£5m a year on holidays and £14m for jewellery – unpacking Britain’s biggest divorce settlement

The bitter and acrimonious divorce between the Jordanian princess and the ruler of Dubai has offered an astonishing insight into the lives of super-rich royals. 

For the past few months, Mr Justice Philip Moor has listened as eye-watering sums of money have been fought over as part of the multi-million pound settlement meant to secure a “clean break” between Princess Haya and Sheikh Mohammed bin Rashid Al Maktoum. 

The 65-page ruling offers a tantalising glimpse into the lifestyle that the vast majority of people can only dream about.

The judge noted how the “opulent and unprecedented standard of living enjoyed” by the princess and her children in Dubai made his settlement appear “entirely out of the ordinary”.

Kensington residence

The princess bought her west London home near Kensington Palace in 2016 for £87.5 million. It is now worth about £100 million.

It was refurbished in 2017-18 at a cost of £14.7 million, which included £9.3 million for structural work and £2.8 million for fixtures and fittings.

The princess asked for £1 million a year towards a 10-year refurbishment, and for the sheikh to cover the costs of five housekeepers and a handyman, as well as a £223,000-a-year contract with a property maintenance company.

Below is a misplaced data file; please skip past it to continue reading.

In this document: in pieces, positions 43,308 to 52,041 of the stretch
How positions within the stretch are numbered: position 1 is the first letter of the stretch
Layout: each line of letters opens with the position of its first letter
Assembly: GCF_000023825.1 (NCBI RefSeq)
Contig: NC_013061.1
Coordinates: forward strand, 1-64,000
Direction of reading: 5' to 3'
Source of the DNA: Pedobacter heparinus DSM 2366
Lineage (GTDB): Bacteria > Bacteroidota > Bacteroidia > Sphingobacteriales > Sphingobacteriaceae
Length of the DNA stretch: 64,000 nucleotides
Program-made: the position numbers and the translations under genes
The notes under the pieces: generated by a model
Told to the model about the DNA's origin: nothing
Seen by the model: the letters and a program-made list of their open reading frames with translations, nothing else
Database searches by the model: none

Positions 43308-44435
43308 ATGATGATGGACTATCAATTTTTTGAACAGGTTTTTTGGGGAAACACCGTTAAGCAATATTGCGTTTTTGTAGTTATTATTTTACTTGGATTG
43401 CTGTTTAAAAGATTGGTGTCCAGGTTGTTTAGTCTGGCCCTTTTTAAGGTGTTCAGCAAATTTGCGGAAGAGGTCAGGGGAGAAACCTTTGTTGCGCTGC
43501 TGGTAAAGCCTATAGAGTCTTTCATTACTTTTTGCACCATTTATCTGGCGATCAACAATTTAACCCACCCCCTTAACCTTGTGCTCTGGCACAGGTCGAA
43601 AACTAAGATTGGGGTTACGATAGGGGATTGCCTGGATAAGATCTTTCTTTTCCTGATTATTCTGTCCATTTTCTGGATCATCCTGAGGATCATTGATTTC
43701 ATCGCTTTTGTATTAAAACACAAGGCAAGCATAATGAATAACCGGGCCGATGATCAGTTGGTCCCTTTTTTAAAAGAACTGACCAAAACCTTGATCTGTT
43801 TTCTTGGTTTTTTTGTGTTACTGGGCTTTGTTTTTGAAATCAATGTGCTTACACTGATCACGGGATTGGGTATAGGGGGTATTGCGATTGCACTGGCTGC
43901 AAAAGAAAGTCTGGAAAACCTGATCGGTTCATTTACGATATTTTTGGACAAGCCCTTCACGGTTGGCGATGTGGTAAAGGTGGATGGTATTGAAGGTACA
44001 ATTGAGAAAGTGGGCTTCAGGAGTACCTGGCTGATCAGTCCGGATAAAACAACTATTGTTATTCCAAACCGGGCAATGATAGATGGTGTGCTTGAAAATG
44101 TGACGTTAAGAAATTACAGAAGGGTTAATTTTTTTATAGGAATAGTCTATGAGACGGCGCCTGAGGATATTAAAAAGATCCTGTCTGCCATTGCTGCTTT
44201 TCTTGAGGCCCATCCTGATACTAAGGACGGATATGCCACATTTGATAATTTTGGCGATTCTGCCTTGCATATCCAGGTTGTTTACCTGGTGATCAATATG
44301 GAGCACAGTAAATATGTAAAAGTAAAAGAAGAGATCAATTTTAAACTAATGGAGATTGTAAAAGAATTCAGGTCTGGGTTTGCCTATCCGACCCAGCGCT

She also wanted £900,000 a year for wear and tear, such as new curtains, carpets and replacement furniture, as well as £100,000 to cover cleaning products, dry cleaning and appliances.

“We always kept it to a very high standard and that is the amount of people needed to keep it as it is now,” the princess told the court.

The judge agreed to the £10 million refurbishment, £500,000 for wear and tear and £223,000 for the maintenance costs. He also allowed £1,912,254 to pay for a pizza oven, kitchen extension and curtains. 


Castlewood House, the property left to Princess Haya by her father, the late King Hussein of Jordan

Credit: Google Earth

The princess asked for the sheikh to pay for the upkeep of her Castlewood mansion in Berkshire which had been left to her by her father, the late King Hussein of Jordan.

She wanted £770,000 a year for maintenance, and to cover the costs of two estate managers and three housekeepers. Over 10 years, that equated to £7.7 million on a house worth only £4.5 million, the court heard.

The judge awarded her running costs in full, £125,000 annually for wear and tear and £200,000 per year towards a 10-year refurbishment.


Princess Haya and Sheikh Mohammed bin Rashid Al Maktoum at the 2013 Epsom Derby

Credit: Facundo Arrizabalaga/EPA-EFE/REX

As a couple, the sheikh and Princess Haya were seen regularly at some of England’s most high-profile racing events. He founded the Godolphin stables and became a friend of the Queen due to their shared passion for horse racing. 

During the finance hearings at the High Court, the princess said: “If I wanted a horse, I bought one.”

She claimed more than 400 racehorses had run in her name, including the Epsom Derby winner New Approach. She insisted that either she or her children remained the registered owners of such horses, and so sought £75 million in compensation for those that still belonged to her.

However, the sheikh, one of the world’s most influential horse breeders, insisted all the horses she had claimed had run in her colours but essentially belonged to Godolphin.

Sheikh Mohammed’s lawyers said the list of her claims for racehorses had grown from 16 to 62, adding how some of them had died or been sold on.